There are really a lot more possible links—I've tried to provide a reasonable number but even that is a lot. You don't have to do any reading though—I will try to keep things at a very conceptual level.

--Gene L

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  • Joseph A.

    Missed my flight hopefully next meet up though

    February 27, 2013

  • A former member
    A former member

    Regrettably we cannot make it because of a late work meeting that just came up.

    February 25, 2013

  • Mark M.

    Theo = I wanted to respond to your question.
    The inspiration of the above approach was the consideration of the situation when the same idea is present in the cortex in two places at the same time. Interpolating from there led me to the idea that the base state of the brain might be disorganization, which would be stressful and energy draining. Consequently the incentive to organize information would be manufactured by the benefits of reducing the stress; cognition might be created in the effort to mitigate the stress by organizing the cortex's content. --- I don't know anyone who considers the above situation.

    February 13, 2013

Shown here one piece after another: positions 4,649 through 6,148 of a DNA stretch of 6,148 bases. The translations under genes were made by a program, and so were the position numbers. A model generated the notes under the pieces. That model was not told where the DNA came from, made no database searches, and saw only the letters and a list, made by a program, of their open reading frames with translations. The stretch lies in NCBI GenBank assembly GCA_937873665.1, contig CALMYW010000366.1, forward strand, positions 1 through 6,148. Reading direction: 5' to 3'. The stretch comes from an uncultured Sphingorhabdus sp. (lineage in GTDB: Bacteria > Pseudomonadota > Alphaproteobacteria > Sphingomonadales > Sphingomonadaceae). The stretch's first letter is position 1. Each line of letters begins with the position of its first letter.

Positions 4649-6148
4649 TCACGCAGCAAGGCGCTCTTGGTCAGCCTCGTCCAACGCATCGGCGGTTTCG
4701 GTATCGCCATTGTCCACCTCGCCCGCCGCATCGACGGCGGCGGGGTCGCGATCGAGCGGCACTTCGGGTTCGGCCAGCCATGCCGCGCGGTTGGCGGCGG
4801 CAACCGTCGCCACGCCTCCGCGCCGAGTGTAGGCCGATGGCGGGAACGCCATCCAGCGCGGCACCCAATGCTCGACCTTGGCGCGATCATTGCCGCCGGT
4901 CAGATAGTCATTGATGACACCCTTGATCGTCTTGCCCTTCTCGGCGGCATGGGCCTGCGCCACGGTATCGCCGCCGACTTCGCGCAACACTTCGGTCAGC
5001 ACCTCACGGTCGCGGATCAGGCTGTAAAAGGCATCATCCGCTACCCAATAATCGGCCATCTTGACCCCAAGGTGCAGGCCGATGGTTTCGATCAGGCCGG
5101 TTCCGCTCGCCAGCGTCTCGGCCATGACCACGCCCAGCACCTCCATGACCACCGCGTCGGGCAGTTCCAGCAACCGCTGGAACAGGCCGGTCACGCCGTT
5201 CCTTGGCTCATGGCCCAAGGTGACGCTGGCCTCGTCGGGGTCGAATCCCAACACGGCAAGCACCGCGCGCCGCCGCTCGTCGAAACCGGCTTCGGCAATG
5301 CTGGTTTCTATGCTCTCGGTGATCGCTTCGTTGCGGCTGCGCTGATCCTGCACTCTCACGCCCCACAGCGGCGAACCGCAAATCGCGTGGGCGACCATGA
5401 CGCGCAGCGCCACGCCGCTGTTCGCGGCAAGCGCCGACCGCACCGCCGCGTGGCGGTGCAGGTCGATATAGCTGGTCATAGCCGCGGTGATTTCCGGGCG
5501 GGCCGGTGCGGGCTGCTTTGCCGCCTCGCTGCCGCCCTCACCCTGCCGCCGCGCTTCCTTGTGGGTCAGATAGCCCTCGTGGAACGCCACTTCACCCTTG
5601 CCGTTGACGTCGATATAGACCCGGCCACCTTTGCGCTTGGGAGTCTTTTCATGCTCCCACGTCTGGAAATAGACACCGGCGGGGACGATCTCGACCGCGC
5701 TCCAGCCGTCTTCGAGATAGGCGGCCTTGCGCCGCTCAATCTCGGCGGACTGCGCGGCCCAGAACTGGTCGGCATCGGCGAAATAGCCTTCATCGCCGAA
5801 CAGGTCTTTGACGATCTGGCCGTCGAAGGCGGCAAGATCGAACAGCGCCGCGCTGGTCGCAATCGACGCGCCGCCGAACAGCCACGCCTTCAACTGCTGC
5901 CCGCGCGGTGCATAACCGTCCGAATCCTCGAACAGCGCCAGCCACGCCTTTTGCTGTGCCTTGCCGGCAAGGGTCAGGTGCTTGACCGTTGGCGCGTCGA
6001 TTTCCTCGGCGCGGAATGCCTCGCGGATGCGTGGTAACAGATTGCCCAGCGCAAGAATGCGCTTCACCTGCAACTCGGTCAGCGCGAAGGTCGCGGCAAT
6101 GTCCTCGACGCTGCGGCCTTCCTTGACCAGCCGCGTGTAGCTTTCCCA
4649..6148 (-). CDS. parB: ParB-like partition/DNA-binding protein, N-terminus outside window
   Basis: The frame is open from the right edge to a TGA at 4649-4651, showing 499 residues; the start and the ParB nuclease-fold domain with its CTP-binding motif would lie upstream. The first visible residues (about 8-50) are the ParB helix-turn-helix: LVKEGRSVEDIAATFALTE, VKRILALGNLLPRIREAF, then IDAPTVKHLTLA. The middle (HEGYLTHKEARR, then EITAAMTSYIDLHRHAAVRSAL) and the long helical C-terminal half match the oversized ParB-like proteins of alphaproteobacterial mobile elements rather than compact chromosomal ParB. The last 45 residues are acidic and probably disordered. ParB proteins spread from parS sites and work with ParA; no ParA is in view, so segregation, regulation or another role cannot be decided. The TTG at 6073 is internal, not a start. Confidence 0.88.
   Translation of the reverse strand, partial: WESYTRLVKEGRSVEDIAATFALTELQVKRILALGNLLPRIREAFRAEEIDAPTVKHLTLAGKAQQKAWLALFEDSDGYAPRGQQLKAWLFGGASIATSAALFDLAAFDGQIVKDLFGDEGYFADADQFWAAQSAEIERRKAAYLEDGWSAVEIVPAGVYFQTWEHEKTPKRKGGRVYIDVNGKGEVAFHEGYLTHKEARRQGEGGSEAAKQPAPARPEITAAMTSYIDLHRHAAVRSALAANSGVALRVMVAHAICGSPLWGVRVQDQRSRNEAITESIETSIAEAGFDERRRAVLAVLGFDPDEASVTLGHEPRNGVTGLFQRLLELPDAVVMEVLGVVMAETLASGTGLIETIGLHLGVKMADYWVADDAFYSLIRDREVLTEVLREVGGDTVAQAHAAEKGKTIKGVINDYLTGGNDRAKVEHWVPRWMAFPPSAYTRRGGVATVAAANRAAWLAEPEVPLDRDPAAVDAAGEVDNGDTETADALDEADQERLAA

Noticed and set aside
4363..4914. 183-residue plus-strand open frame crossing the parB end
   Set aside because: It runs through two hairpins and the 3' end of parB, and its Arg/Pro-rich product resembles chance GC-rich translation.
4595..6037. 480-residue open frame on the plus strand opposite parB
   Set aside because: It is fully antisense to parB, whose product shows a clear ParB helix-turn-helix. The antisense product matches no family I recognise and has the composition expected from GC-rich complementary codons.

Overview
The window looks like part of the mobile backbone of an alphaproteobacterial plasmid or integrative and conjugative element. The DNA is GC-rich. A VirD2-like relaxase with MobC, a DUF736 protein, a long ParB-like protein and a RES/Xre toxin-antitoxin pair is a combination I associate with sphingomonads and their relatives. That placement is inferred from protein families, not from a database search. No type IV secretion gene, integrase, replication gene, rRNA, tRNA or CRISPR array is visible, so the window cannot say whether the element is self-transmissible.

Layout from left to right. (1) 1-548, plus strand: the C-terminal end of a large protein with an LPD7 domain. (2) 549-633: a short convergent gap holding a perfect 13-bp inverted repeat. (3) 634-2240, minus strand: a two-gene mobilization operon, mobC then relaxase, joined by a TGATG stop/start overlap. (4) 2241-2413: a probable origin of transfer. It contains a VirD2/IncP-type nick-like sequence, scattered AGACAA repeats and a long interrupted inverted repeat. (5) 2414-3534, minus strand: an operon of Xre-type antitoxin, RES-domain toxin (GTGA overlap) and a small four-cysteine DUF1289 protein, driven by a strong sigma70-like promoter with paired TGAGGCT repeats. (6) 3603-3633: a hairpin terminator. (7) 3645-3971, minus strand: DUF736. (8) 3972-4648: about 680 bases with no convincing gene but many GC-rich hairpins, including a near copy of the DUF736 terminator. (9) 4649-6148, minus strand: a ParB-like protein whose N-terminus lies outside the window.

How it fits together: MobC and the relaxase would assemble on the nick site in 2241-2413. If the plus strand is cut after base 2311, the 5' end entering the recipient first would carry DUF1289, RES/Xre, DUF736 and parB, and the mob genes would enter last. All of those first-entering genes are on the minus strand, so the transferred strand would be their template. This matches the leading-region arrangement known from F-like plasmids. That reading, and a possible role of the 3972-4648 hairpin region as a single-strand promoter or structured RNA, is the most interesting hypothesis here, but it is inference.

• Ted

      Mark - Thank you. I would enjoy talking with you more about this sometime. You might find Terence Deacon's recent book on thermodynamics, self-organizing systems and brain organization interesting. Theo

      February 13, 2013

    • Mark M.

      Theo - I youtubed Terrence Deacon. Overall I find it hard to connect his theory with other theories and speculation and with established features of cognition. He does establish some terms and notions which have meaning. The speculation about the logic of populations is worth taking into account since it is a good assumption that evolution can, in some cases, drain every drop of functionality from opportunities presented. Thanks for your interest in the question I raised. I do look forward to talking about it. I should be at the next meetup. Meanwhile I posted it on the discussion board. - Mark